Back in 1976, when the burgeoning punk movement began transforming the rock'n'roll landscapes of London and New York, a young man named John Lydon scrawled the words "I Hate…" on his Pink Floyd t-shirt. With this one stroke, Lydon, aka Johnny Rotten, the lead singer of The Sex Pistols, demarcated the past from the future: eschewing the lengthy and ponderous compositions of Floyd's frontman, Roger Waters, Rotten and his mates set about delivering sharp, angry tunes in a compact three-minute format.
Almost 40 years later, popular music has undergone numerous other transformations, but Rotten (who now calls himself Lydon again) and Waters have remained polar opposites. And as Israelis know better than most, that's true both inside and outside the recording studio.
Back in 2010, Lydon rounded on critics of his decision to play a gig in Tel Aviv by telling them, "I have absolutely one rule, right? Until I see an Arab country, a Muslim country, with a democracy, I won't understand how anyone can have a problem with how they (the Palestinians) are treated."
By contrast, Waters—outwardly, a much more refined and eloquent fellow—has firmly hitched himself to the movement pressing for a campaign of Boycott, Divestment and Sanctions (BDS) against Israel. Waters's support for BDS is thought to be the reason that his scheduled appearance at the 92nd Sreet Y in New York City was canceled back in April, while more recently, he tussled with the Simon Wiesenthal Center over an accusation of anti-Semitism that stemmed from a feature of his live show, in which a Star of David is projected onto a flying inflatable pig.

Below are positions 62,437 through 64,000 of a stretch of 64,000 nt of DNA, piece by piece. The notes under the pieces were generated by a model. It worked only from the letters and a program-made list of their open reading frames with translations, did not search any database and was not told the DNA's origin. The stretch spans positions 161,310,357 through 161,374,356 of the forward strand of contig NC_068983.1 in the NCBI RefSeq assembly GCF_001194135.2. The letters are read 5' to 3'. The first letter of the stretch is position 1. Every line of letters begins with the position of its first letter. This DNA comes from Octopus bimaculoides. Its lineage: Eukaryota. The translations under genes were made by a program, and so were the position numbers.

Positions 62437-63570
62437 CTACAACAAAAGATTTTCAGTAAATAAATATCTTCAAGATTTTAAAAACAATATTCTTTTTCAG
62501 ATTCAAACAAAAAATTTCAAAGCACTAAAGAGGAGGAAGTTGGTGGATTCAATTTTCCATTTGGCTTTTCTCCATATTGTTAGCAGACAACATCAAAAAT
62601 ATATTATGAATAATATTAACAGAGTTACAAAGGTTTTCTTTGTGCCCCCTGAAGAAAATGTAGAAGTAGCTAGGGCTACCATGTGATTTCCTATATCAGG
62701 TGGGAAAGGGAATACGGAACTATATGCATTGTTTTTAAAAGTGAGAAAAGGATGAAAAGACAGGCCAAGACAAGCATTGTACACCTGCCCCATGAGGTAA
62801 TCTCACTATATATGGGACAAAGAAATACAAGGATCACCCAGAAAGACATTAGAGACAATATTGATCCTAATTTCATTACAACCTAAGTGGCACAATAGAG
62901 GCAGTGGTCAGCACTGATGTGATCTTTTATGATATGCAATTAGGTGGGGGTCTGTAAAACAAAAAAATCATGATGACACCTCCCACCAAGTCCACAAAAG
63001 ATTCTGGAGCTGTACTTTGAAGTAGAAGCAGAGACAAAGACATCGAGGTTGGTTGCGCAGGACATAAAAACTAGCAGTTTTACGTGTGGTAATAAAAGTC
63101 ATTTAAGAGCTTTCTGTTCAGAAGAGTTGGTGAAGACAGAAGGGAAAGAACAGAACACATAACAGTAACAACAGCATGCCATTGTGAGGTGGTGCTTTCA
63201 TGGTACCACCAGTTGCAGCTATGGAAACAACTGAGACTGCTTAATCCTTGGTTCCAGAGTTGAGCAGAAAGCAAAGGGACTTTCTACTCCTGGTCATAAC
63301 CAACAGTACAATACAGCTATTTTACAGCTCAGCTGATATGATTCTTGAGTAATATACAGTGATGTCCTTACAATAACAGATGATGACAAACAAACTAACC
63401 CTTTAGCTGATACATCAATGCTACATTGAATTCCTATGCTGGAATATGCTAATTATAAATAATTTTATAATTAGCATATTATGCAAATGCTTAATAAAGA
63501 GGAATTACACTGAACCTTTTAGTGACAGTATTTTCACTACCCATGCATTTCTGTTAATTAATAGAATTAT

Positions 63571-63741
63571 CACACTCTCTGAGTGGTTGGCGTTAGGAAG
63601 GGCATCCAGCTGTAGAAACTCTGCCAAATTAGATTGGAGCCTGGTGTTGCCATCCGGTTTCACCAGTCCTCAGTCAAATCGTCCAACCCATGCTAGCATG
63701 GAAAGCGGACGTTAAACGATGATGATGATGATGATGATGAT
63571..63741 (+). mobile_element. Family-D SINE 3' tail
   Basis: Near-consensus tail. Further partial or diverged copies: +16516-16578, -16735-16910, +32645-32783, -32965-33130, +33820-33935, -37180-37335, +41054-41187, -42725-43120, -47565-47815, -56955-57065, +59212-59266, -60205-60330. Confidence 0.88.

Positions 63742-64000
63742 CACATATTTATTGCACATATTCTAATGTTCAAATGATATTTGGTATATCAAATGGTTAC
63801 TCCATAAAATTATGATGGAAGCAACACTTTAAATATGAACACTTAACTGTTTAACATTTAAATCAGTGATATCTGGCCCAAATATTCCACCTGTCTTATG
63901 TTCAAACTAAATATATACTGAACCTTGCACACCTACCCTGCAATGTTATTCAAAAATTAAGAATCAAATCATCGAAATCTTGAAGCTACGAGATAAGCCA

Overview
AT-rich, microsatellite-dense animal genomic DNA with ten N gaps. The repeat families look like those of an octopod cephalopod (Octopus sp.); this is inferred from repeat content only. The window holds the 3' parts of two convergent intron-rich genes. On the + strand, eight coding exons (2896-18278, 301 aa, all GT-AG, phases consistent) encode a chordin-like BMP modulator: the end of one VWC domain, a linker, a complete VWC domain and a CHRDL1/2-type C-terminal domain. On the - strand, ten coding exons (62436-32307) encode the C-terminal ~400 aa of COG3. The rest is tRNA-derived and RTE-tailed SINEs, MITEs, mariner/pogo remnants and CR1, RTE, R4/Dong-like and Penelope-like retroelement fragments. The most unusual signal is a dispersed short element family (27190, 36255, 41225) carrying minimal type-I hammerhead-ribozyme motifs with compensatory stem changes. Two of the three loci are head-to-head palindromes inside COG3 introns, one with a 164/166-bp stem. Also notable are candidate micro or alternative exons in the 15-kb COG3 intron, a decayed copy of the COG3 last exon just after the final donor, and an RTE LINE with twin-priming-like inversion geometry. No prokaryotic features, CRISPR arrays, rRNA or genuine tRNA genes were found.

In his response to the Wiesenthal Center, Waters stridently denied that he was an anti-Semite, coming out with the standard response that hating Zionism and hating Jews are completely distinct. But a subsequent letter written in August to "My Colleagues in Rock'n'Roll" —as you can see, his legendary pomposity remains unaltered—is certain to revive the charge. This time, it's hard to see how Waters can wriggle around it.
The letter begins by citing another British musician, the violinist Nigel Kennedy, who slammed Israeli "apartheid" during a recent concert that was recorded by the BBC. "Nothing unusual there you might think," Waters wrote, "then one Baroness Deech, (Nee Fraenkel) disputed the fact that Israel is an apartheid state and prevailed upon the BBC to censor Kennedy's performance by removing his statement."
Why did Waters think it necessary to point out the maiden name of Baroness Ruth Deech, a noted academic and lawyer? The answer's obvious: before she was Deech, a name that resonates with English respectability, she was Fraenkel, a name that sounds positively, well, Jewish. And much as she might try to hide her origins, the intrepid Waters is determined to out her, along with her nefarious Jewish—sorry, I mean, Zionist—agenda.
Sarcasm aside, this is anti-Semitism of the ugliest, most primitive kind. Appropriately, Waters's letter appeared first on the website of the Electronic Intifada, a resolutely anti-Semitic U.S.-based outfit that has emerged as one of the prime organizing platforms of the BDS movement.